Mish Continues to make the silly (to my mind) argument that is the equivalent of saying “Someday a person will die” i.e. the end is deflation. He may be right at some point but he will not be right on a global basis for a protracted period of time. Now Mish has a huge problem as he is about as deceptive as any one I know in using things to promote his point of view. When oil prices were rising he repeatedly said that rising prices are not a sign of inflation, and those that argue otherwise are stupid and do not know what inflation is. Now that prices are coming down, every post is about prices coming down - and that is supposed to be evidence of deflation. Let us take a longer-term view. The US dollar has lost 99% of its purchasing power since 1930. Let us for argument's sake say that it gains 50% from here over 5 years before inflation sets in again. It would still have lost 98.5% of its purchasing power at its best moment.

It's called relativity.

Yes, I said the price of crude was going to $167, and then
"float down" from there until the slide increased to a fall
into the gorge of deflation.

The FedRes is scared of deflation. The only time the wealth disparity gap closes is with deflation.

But the gov't is looking ahead to stop deflation(too late) by pumping
"unlimited dollars" into the system. but the system can no longer absorb these "unlimited dollars".

"Buffett is suggesting that we invest in America. It sounds nice. But when a government starts "investing" in banks, it's time to realize that the game is almost over. To get to where we are today, took a lot of "common sense" and the desire to get rich. The normal reward for stupidity, greed and incompetence in business, is bankruptcy. Paulson and Bernanke are trying to keep that from becoming a financial reality.

Warren's right, the market will recover (after it tanks)--just not in my lifetime."


This game has been played since 1972 when the US oil peaked.

Derivatives were created(Enron/special purpose vehicles, never outlawed) to hide this hyper inflation. Now, when debt can no longer be sustained, much less issued, they're coming into the light. One quadrillion, valued now at 8 cents on the dollar. If
that. So that now the actuals are being grabbed up in panic.
1/2 the world's opium crop has vanished(BBC).

The CB's are/have been balancing the low pressures of deflation with the high pressures of inflation. a perfect storm vortex has been created. Sucking in everything.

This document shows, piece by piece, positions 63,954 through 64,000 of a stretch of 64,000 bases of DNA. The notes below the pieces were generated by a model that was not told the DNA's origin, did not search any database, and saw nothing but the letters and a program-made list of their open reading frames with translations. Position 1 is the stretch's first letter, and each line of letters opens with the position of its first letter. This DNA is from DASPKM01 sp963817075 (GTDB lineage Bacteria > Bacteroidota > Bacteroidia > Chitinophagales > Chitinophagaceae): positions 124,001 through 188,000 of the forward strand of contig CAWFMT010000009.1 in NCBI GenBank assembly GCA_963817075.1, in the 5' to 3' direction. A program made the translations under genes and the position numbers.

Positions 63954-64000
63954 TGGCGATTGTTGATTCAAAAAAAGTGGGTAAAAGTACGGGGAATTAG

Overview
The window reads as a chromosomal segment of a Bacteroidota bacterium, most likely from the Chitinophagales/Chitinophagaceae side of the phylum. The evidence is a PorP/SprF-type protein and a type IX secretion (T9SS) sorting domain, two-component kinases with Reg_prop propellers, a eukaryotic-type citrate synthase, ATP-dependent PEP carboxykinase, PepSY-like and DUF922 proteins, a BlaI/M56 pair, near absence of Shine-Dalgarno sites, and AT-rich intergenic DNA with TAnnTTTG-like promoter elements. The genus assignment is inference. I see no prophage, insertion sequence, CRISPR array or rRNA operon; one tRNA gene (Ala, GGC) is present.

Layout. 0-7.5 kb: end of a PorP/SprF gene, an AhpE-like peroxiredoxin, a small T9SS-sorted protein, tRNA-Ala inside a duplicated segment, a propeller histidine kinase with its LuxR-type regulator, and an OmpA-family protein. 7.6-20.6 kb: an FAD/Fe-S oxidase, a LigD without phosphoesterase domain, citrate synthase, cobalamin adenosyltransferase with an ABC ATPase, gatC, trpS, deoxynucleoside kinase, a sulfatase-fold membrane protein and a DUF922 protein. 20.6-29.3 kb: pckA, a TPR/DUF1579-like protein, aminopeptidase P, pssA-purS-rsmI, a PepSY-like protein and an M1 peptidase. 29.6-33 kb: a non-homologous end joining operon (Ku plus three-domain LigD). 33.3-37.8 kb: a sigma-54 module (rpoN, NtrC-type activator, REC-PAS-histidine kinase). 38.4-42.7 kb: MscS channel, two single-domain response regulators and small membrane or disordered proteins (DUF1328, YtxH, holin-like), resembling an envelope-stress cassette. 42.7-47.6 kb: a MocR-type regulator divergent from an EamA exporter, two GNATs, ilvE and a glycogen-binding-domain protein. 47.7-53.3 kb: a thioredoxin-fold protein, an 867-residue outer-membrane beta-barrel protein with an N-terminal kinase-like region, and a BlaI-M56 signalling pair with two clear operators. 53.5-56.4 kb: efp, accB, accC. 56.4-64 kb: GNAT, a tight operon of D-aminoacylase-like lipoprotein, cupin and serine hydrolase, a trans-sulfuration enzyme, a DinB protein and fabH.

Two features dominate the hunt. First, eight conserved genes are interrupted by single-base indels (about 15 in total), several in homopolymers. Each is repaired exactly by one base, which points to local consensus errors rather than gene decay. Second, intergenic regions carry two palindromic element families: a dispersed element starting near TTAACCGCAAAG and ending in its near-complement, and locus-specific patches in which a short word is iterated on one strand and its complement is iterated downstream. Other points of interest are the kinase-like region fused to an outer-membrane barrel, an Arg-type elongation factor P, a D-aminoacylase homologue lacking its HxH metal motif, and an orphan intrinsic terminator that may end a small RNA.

Inflation is a result of the expansion of money supply and credit.
Deflation is a result of the contraction of money supply and credit.

MV = PQ , Now money supply may still be increasing but the velocity of money has substantially slowed down in recent months, with banks scared to lend to each other, credit markets relatively tied up, people cutting back on consumption.

Thus we have a resulting decline in the aggregate price level, house prices have declined,stocks are down 40%, oil and other commodities are well below their peaks. The FED's current inflationary and expansionary measures are having no effect on the market as velocity for now has slowed tremendously. Resulting in a fall in aggregate price level and a lower consumption of goods and services. All credit booms result in busts, just as night follows day. Deflation I believe is here and now.

Sorry VK, after correctly stating the money x velocity of circulation equals prices x goods sold, you completely missed the V in your explanation. The authorities are increasing M (printing money) because V has fallen in the toilet and can't get out.

The US borrowing well dried up even before Cantarell. Who'd a thunk it! Get ready for a reinflation with oil price increases - new highs within a year - driven by massive new numbers of dollars. No different from any self-respecting South American backwater.


The article snip you post is a bit not going much of anywhere. Or something. The difference in credit requirements is certainly interesting, but Germany has strict standards too, and no housing bubble, and they just spent $680 billion bailing out their banks. What gives?

Moreover, a 20% savings rate in rural India doesn't lend much evidence to anything, I'd say. Not if people make $25 a month. I'm having to guess, since he 'critiques' Mish, that the author connects this to a possible inflationary trend, but I don't see him offering much in the way of proof.

The way he squeezes TheOilDrum into his 'argument' seems out of place as well. What is this, a buzzing budding deflation conspiracy nest? Really?

We've been through the same thing a 100 times, so let's keep it short; rising prices for one single commodity, or a few, doesn't constitute inflation. The fact that politicians and media push that meaning for the word doesn't make it so.